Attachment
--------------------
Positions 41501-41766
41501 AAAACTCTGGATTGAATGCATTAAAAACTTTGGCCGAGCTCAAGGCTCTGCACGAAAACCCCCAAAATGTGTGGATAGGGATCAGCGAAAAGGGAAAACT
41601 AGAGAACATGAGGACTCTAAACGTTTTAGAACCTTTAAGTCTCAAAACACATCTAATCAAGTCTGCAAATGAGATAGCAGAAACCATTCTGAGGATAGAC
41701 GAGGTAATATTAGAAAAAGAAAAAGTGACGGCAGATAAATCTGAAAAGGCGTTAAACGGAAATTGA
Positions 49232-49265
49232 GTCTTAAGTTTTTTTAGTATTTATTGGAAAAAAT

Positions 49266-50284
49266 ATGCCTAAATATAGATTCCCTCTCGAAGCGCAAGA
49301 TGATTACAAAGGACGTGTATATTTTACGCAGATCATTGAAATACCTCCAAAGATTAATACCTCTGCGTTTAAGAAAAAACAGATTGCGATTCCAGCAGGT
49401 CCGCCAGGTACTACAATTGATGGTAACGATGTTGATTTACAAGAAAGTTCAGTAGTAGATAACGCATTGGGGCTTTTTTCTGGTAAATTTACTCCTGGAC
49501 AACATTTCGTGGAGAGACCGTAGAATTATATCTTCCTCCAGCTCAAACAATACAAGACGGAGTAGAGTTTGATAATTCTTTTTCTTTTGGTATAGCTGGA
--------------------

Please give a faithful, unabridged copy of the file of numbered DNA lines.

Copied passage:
Positions 41501-41766
41501 AAAACTCTGGATTGAATGCATTAAAAACTTTGGCCGAGCTCAAGGCTCTGCACGAAAACCCCCAAAATGTGTGGATAGGGATCAGCGAAAAGGGAAAACT
41601 AGAGAACATGAGGACTCTAAACGTTTTAGAACCTTTAAGTCTCAAAACACATCTAATCAAGTCTGCAAATGAGATAGCAGAAACCATTCTGAGGATAGAC
41701 GAGGTAATATTAGAAAAAGAAAAAGTGACGGCAGATAAATCTGAAAAGGCGTTAAACGGAAATTGA
Positions 49232-49265
49232 GTCTTAAGTTTTTTTAGTATTTATTGGAAAAAAT

Positions 49266-50284
49266 ATGCCTAAATATAGATTCCCTCTCGAAGCGCAAGA
49301 TGATTACAAAGGACGTGTATATTTTACGCAGATCATTGAAATACCTCCAAAGATTAATACCTCTGCGTTTAAGAAAAAACAGATTGCGATTCCAGCAGGT
49401 CCGCCAGGTACTACAATTGATGGTAACGATGTTGATTTACAAGAAAGTTCAGTAGTAGATAACGCATTGGGGCTTTTTTCTGGTAAATTTACTCCTGGAC
49501 AACATTTCGTGGAGAGACCGTAGAATTATATCTTCCTCCAGCTCAAACAATACAAGACGGAGTAGAGTTTGATAATTCTTTTTCTTTTGGTATAGCTGGA